Gov. Kay Ivey signs bill adding sunset dates to some economic incentives

The bill’s sponsor said it would allow the state to make sure the incentives are a good investment

By: - June 19, 2023 7:01 am
A man in profile with his back facing the camera.

Sen. Arthur Orr, R-Decatur, the chairman of the Senate Finance and Taxation Education Committee, on the floor of the Alabama Senate on March 7, 2023. Legislators gathered Tuesday for the first day of the Alabama Legislature’s 2023 regular session. (Brian Lyman/Alabama Reflector)

Gov. Kay Ivey last week signed a bill that could end some tax incentives in state law. 

SB 299, sponsored by Sen. Arthur Orr, R-Decatur, would add sunset dates to multiple tax incentives and amend the Coal Production Tax Credit.

Orr said in an interview last week the bill began with sunsetting tax incentives because some incentives did not have sunset dates.

“So we wanted to sunset them so the Legislature could evaluate them in five years to see what the costs were,” he said. “Was the state getting a good return on this investment, or is it just a subsidy that everyone had forgotten about, and we weren’t evaluating them, and we weren’t getting reporting from them as to what kind of benefit they were serving the state?” 

He said the coal industry also approached him and wanted to “revamp” their tax credit program because it wasn’t working as it should. Orr gave the bill to the Legislative Fiscal Office and Kirk Fulford. The office told him the bill wasn’t going to cost the state more money.

“So, I told the coal tax group or coal industry, I would just put that in this sunset bill, since they were already in there and it would be one less bill floating around, and so that’s what we ended up doing,” he said.

The sunsetting tax incentives are the following: the Brownfield Tax Abatement Act on Dec. 31, 2028; the Rural Physician Tax Credit on Dec. 31 2028; the Coal Production Tax Credit on Dec. 31 2028; the Reemployment Act of 2010 on Dec. 31 2028; the Full Employment Act of 2011 on Dec. 31, 2028; the Veterans Employment Act on Dec. 31, 2028; the Irrigation Equipment Tax Credit on Dec. 31, 2028; the Entertainment Industry Incentive Act of 2009 on Dec. 31 2028 and the Alabama Enterprise Zone Act on Dec. 31 2028.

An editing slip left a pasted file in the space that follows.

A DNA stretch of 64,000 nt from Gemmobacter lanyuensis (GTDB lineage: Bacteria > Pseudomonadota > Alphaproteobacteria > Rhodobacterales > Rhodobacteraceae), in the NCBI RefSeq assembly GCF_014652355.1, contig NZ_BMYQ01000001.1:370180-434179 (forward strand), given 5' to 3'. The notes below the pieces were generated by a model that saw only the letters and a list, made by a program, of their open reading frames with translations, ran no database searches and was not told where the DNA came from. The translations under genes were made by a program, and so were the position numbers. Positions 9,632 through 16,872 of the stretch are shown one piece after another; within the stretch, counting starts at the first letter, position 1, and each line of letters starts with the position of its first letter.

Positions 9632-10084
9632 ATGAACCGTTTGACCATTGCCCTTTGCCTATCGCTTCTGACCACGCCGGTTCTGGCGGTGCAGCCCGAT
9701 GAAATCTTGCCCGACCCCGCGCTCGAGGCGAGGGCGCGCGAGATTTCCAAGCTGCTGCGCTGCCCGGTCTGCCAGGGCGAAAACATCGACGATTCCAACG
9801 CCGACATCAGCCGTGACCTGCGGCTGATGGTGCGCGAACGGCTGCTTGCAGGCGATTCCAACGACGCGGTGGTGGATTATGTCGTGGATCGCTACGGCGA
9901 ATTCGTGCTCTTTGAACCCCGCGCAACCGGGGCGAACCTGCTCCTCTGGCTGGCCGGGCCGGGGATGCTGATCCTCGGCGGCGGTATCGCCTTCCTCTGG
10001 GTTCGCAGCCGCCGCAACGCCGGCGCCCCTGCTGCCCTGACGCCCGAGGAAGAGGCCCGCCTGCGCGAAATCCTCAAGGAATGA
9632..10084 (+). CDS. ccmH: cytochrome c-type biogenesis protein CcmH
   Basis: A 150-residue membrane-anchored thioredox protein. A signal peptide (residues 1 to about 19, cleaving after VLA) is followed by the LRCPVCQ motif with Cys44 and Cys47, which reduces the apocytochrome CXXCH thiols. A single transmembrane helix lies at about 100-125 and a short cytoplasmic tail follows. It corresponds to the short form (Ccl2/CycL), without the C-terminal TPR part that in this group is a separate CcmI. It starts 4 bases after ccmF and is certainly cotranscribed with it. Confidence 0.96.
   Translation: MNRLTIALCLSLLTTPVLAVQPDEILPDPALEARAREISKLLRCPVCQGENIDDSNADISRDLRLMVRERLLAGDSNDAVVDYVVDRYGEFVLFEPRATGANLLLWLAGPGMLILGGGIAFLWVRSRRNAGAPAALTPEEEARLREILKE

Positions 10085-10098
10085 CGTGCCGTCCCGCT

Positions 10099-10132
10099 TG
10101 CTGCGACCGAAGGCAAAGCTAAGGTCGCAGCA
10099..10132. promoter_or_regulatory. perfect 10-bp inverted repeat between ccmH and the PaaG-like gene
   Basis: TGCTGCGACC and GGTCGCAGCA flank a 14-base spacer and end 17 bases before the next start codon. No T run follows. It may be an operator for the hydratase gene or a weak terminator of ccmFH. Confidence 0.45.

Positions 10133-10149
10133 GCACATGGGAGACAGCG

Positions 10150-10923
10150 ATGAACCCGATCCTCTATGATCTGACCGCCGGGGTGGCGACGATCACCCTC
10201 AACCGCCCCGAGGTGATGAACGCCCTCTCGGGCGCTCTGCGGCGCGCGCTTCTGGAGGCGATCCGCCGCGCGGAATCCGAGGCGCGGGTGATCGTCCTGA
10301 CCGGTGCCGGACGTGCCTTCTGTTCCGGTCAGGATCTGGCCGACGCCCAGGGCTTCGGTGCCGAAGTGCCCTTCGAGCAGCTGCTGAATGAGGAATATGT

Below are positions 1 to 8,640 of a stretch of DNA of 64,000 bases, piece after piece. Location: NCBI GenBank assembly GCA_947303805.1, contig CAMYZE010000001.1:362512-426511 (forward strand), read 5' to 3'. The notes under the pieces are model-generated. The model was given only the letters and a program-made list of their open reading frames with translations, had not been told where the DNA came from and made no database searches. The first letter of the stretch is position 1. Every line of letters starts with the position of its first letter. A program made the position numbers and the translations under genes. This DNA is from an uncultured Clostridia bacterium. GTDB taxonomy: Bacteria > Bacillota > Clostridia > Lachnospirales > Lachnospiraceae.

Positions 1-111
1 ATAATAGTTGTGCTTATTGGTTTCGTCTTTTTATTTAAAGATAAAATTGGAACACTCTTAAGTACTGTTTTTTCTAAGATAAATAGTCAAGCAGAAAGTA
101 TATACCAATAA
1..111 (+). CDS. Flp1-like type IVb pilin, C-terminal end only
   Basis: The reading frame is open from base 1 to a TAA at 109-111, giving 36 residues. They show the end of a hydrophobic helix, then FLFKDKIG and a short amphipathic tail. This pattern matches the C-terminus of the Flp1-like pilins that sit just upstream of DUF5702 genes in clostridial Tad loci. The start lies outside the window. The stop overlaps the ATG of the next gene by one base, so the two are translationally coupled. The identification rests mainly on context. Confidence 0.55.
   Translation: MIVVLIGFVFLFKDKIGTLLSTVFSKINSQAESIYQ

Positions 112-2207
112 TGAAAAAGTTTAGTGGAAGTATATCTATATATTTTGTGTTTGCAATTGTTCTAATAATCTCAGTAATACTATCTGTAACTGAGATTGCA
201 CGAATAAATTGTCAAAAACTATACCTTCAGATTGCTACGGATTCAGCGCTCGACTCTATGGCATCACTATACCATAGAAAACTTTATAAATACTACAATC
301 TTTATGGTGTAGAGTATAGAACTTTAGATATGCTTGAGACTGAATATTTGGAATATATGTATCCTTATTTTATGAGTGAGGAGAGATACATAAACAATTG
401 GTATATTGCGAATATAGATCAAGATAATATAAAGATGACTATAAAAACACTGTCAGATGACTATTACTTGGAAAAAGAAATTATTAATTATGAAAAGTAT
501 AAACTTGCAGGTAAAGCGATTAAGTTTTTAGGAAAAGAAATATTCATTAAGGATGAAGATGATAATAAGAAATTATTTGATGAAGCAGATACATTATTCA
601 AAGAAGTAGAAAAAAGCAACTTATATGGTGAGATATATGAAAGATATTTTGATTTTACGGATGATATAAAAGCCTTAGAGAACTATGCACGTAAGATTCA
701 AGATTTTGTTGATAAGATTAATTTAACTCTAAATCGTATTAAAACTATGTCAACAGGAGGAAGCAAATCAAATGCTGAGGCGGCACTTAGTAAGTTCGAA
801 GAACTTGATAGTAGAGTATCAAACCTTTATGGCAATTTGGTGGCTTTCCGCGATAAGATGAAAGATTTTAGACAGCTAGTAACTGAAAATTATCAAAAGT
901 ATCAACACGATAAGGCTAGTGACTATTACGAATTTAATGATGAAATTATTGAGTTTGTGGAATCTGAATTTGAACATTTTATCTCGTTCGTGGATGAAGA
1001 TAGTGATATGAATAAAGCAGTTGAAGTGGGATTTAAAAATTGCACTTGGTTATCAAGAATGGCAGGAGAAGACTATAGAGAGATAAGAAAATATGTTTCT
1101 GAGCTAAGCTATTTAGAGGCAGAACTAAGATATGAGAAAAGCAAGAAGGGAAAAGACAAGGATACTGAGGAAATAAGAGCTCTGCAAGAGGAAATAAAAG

The legislature can extend any tax credits if they vote to do so.

Orr said he’s brought a sunset bill in the past, but time ran out.

It’s unclear how much money the state would save if all of the industries in the bill did sunset. Not all of the incentives have a capped spending amount.

He said the Alabama Enterprise Zone Act is from the 1980s and has not been used “in some time.” But he recently learned that the Iirigation credit began paying for itself in the third or fourth year.

“So that was certainly something that we can look at very positively, but we still need to formally evaluate it and then the Legislature at the time make that conscious decision: this is a good investment for the state, we need to draft a new bill and we need to pass it,” he said. 

Messages seeking comment were left with the Alabama Department of Commerce.

Earlier in the session, Orr spoke strongly against tax incentives in the state, referring to the passage of some as “repugnant.

The senator said earlier this week, said that much of his concern came from those specific bills, and their providing incentives to industries that are already in the state.

“If I’m recalling the day or the my speech on tax credits, it generally was related to that tourism component in the Jobs Act that had a retroactive feature to it where you could have already placed your hotel or whatever amusement in place, already be selling tickets or beds or whatever, and here this taxpayers were going to come write you a check or after you’d already made your investment and that’s a subsidy, not an incentive,” he said. “And that’s the reason I was really frosted at having that in the Jobs Act, and the reason I voted against it.”

He said the issues that “angered” him were remedied in a later bill. He said those concerns were what he would call a subsidy, not an incentive.

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Jemma Stephenson
Jemma Stephenson

Jemma Stephenson covers education as a reporter for the Alabama Reflector. She previously worked at the Montgomery Advertiser and graduated from the Columbia University Graduate School of Journalism.